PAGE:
Table 1
Nursery and Greenhouse: Summary by Sales Group - Oregon, 2010
Sales Size Group Number of Operations Gross Sales (Millions)
Less than $20,000 950 4
$20,000-$99,999 400 17
$100,000-$199,999 120 15
$200,000-$499,999 110 31
$500,000-$1,999,999 150 142
More than $2,000,000 70 467
Total 1,800 676
Source: USDA-NASS Oregon Field Office
Oregon Nursery and Greenhouse Survey 2010
Christmas Trees
The umbrella definition of "nursery" includes not only nurseries and greenhouses, but also Christmas tree growers. The USDA separates nurseries from Christmas tree growers in its data (OED's data includes it) and this industry is far too large to be overlooked when talking about nurseries.

Christmas tree growers, like nursery and greenhouse growers, have similarly been hit by the Great Recession - but to a lesser extent. The USDA estimates that total sales ($91.1 million) in 2010 were down 17 percent from the 2008 peak and total cut trees (6.41 million) were down by 13 percent.

The dichotomy between tree sales and total dollar sales is due to the declining price of trees. The average price per tree in 2010 was $14.21 - a decrease of $0.80 per tree compared with 2008. This nominal decline in the price of Christmas trees has occurred since 2003 when the average price was $17.06 - $20.03 on an inflation-adjusted basis. (Note: this calculation does not adjust for the age or species of the tree, which can also affect prices.) This translates into a real decline in Christmas tree prices of almost 30 percent over the seven-year period, squeezing profit margins and lowering incentives to plant new trees. This trend is also borne out in the data. In 2003, 9.8 million trees were planted; in 2010, it dropped to 5.6 million, which translates into a 43 percent decline in Christmas tree planting. This trend is predicted to continue. According to the USDA survey, producers intend to plant 5.8 million trees in 2012, which is roughly the same as 2010.

The decline in planting, though, has not led to a significant decline in Christmas tree operations. There were 1,450 Christmas tree operations in Oregon in 2003. The number peaked at close to 1,800 in 2008 and dropped to 1,600 in 2010. Even though the number of operations increased since 2003, the number of large operations (100+ acres which sold 70 percent of all cut Christmas trees in 2010) declined from 95 to 67 in the same period. Smaller operations (1 to 29 acres) increased from 1,170 to 1,350 during the same period.

Opportunities and Challenges
The issue of sustainability has been a hot topic lately. One of the simplest ways to help the planet and reduce CO2 levels is by planting more trees and plants; this could increase demand for Oregon's nursery products. A second opportunity for the industry is technological advancements that could make the industry more competitive. These advancements could control costs by reducing the amount of labor it takes to bring a product to market.

According to Elizabeth Peters of the Oregon Association of Nurseries (OAN), one of the biggest challenges facing the industry will be the availability of a skilled labor force. The nursery industry is labor intensive and depends on a reliable and skilled workforce. The OAN says, "Many farm workers are immigrants, who lack proper authorization to work in the United States. The high incidence of unauthorized workers in the agricultural labor force creates vulnerability, for workers and employers alike, and has the potential to destabilize Oregon's nursery industry." OAN also, "strongly supports passage of federal legislation that would grant immigrant farmworkers the opportunity to obtain legal work status in the United States."

A second challenge for the nursery industry is the nation's transportation system. Transporting Oregon's nursery crops to market, in particular to the upper Midwest and Northeastern states, can be a logistical challenge. Crowded conditions on highway systems in the nation's metropolitan areas, where most customers live, provide a big obstacle for truckers transporting nursery products to market. Delays can be hard on the plants, and truckers may need to provide some care enroute. After all, nursery plants still require water to remain healthy even when being transported across the country.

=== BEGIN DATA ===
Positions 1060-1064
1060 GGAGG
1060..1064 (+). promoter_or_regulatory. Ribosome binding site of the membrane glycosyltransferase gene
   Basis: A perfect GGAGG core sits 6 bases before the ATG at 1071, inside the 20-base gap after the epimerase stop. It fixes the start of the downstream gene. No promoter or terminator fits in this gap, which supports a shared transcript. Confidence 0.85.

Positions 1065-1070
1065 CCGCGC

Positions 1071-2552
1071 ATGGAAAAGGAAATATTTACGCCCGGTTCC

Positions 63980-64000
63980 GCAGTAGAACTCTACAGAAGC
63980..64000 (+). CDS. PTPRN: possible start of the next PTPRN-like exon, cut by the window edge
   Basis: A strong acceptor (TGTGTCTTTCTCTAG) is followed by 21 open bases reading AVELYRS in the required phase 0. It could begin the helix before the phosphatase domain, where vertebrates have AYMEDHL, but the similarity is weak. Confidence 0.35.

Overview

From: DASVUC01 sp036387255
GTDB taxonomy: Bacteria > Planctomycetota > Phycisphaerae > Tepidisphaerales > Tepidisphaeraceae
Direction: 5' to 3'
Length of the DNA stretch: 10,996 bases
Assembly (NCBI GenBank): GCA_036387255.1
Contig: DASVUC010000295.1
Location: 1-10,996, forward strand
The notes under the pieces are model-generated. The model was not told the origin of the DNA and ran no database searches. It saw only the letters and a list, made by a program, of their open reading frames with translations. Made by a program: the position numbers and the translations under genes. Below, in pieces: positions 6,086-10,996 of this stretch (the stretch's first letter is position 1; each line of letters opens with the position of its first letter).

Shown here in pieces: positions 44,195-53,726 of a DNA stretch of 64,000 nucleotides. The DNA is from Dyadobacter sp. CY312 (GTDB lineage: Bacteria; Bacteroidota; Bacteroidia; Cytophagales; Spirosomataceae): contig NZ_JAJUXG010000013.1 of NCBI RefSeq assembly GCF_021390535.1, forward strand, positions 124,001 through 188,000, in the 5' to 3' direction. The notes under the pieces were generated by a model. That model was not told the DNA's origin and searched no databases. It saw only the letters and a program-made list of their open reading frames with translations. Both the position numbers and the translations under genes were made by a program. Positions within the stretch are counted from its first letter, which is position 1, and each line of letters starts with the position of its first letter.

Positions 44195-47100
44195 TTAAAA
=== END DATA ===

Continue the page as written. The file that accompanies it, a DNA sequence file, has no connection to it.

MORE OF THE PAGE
A third challenge the nursery industry faces is preserving agricultural land. The majority of Oregon's nursery industry is located in the northern Willamette Valley and is near urban areas. The OAN says, "The expansion of Urban Growth Boundaries (UGB) onto prime and unique farmland, a limited resource, should be discouraged and in the event that UGB expansion onto such land occur, added protections should be applied to the area's remaining prime and unique farmland base."

It has been more than 160 years since Henderson Luelling and his family arrived in Oregon to start Oregon's first nursery. We can only wonder if he knew that his nursery would begin what would eventually grow to become a $1 billion-a-year industry in Oregon.

Future Green Shoots
According to the USDA, Oregon had four consecutive years of declining sales in the nursery and greenhouse industry totaling 35 percent losses from its 2006 peak and 17 percent losses in Christmas tree sales from its 2008 peak. However, there are some positives to be seen when reading the (nursery grown) tea leaves.

A good portion of the losses in sales of Christmas trees was not just because of the recession but also from a retaliatory tariff from Mexico in 2009. The USDA estimates that in 2008, the year before the tariff, 1.2 million Christmas trees were sold to Mexico from Oregon. In 2010, that number dropped to 641,000. The tariff was lifted in late 2011 which should raise Christmas tree sales in the future.

Nursery sales (excluding greenhouse and Christmas trees) are highly correlated to new housing construction and road building since many of the new trees and shrubbery on the side of new roads or in the front yard of new houses come from a nursery. Housing starts have been in the doldrums over the past three years as the marketplace digests the glut of houses in the market, but this trend cannot last forever. When housing starts begin to reflect something closer to the long-term trend, nursery sales should also rebound.

A final bit of good news is that exports to other nations have been on a steady rise. Exports of greenhouse, nursery and floriculture production (which include Christmas trees) have risen nine out of the last 10 years to a total of $54.6 million of exports to 38 different countries in 2010. This translates into 133 percent growth in nominal sales over that period. The NAFTA trading partners have taken the lion's share of those exports with over $45 million of exports in 2010.